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French Dishes: What are Some Traditional Food in France?

If you're looking to try your hand at making some classic French food it's important to know what they are. Many that we perceive to have been created in France (like pommes frites) actually weren't created here at all! So, what are some typical foods from France? 

France is home to many amazing culinary creations you can enjoy, like quiches and soufflés. Many baking and pastry classes in Paris often teach people how to make these because they are such an iconic part of the country's culture. However, these aren't the only ones. There are plenty of other ones that you should take note of, many of which aren't well-known but extremely tasty

what are some traditional food in france

Main Ingredients 

When preparing or enjoying French recipes you'll find that most of them contain a few key ingredients which are what gives them their unique taste. Many staple ingredients in classic culinary works are things like cream, cheese, and butter. These are what give a sophisticated flavor and creamy texture to them, something you can't find in other world cuisines.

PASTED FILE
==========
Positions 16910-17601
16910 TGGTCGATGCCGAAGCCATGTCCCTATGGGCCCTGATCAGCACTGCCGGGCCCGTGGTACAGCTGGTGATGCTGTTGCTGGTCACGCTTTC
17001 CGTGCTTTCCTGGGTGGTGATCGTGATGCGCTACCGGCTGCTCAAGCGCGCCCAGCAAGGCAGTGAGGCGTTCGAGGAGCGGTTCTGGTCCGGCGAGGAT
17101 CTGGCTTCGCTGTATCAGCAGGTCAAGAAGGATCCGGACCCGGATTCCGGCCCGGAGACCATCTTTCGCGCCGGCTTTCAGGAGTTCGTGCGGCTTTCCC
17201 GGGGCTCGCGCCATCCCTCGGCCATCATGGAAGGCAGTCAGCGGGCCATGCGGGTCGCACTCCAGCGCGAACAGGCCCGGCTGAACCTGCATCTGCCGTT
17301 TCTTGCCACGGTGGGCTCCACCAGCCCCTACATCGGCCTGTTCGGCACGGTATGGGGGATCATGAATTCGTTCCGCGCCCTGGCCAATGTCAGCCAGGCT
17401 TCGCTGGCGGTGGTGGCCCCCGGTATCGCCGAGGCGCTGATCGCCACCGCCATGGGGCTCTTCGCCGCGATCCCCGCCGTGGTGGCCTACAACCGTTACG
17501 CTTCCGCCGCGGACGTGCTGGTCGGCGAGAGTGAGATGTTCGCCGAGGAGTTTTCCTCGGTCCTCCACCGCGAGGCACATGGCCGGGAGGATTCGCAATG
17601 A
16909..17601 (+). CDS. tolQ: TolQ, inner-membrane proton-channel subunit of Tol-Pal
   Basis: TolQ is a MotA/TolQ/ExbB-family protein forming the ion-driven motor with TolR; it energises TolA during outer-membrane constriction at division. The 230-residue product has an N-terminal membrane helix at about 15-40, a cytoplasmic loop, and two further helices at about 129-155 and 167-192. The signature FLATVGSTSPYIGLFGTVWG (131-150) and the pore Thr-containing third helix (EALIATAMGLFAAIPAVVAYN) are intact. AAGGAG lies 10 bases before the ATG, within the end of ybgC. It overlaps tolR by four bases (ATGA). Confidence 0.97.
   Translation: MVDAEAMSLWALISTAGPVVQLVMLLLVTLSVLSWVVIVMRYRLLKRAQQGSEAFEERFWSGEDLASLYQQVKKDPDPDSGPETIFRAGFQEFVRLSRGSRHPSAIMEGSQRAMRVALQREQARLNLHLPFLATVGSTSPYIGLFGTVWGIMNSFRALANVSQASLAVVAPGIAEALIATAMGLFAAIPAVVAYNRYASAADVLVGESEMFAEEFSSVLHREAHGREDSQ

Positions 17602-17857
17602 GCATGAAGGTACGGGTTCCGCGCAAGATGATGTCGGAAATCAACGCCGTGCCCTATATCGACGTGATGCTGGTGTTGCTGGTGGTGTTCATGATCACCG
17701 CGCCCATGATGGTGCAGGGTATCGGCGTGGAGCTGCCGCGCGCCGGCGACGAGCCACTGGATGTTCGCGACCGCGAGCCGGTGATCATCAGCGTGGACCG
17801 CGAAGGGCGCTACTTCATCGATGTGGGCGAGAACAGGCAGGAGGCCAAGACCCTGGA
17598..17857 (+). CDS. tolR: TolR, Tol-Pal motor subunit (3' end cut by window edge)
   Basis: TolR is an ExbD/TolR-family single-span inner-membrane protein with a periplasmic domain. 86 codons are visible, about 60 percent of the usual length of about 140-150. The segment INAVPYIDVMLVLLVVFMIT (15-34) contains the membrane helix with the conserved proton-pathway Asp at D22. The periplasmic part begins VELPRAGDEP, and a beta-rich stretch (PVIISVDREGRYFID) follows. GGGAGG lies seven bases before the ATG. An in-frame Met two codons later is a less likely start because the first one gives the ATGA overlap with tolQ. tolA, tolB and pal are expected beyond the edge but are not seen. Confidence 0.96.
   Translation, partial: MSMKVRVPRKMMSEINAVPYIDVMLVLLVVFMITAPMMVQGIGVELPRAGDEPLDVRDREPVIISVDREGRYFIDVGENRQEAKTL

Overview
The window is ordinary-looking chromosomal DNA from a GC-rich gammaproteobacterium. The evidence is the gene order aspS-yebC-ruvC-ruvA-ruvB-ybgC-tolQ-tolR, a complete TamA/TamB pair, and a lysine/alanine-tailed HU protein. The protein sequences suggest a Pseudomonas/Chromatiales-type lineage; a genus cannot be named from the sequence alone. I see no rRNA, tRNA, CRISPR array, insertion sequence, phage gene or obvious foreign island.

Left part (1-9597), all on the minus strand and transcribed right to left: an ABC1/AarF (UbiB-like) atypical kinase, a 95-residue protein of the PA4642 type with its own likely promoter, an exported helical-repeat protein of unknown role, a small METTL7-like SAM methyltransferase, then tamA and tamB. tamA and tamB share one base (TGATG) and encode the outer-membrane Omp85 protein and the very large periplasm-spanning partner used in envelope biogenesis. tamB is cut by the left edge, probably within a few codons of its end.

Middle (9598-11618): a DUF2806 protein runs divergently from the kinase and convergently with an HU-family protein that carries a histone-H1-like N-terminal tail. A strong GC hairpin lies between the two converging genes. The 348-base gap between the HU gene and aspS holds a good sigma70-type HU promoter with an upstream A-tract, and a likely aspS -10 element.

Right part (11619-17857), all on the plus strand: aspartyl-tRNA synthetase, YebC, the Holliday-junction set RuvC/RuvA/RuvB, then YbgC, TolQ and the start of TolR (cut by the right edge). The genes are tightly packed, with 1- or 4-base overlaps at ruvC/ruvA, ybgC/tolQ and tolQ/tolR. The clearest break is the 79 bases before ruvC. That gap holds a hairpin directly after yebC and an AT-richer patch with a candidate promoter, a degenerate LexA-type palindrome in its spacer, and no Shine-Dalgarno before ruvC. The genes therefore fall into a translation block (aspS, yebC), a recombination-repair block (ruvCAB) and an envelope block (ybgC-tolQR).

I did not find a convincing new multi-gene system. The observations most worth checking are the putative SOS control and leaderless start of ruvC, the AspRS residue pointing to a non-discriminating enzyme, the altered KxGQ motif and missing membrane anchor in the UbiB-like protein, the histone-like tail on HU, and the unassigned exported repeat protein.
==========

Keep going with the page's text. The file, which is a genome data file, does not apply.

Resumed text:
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Traditional Food

  • Quiche

A quiche features a fluffy puff pastry crust that's filled with a mixture of fresh eggs, milk, and Gruyère. Sometimes some might even feature vegetables or diced meat mixed into them. While it actually originated in Germany, France claimed it as one of its own and added its own iconic touches to it.

  • Bouillabaisse

This fish stew is very popular in Marseille, which is where it was first created by local fishermen. These fishermen longed for a seafood dinner they could enjoy and came up with this tasty combination of fish and spices in a warm broth. Bouillabaisse includes seafood, like the scorpion fish, from the Marseille coast and adds a delicious mixture of vegetables, spices, and pastis (an anise-flavored liqueur) to it.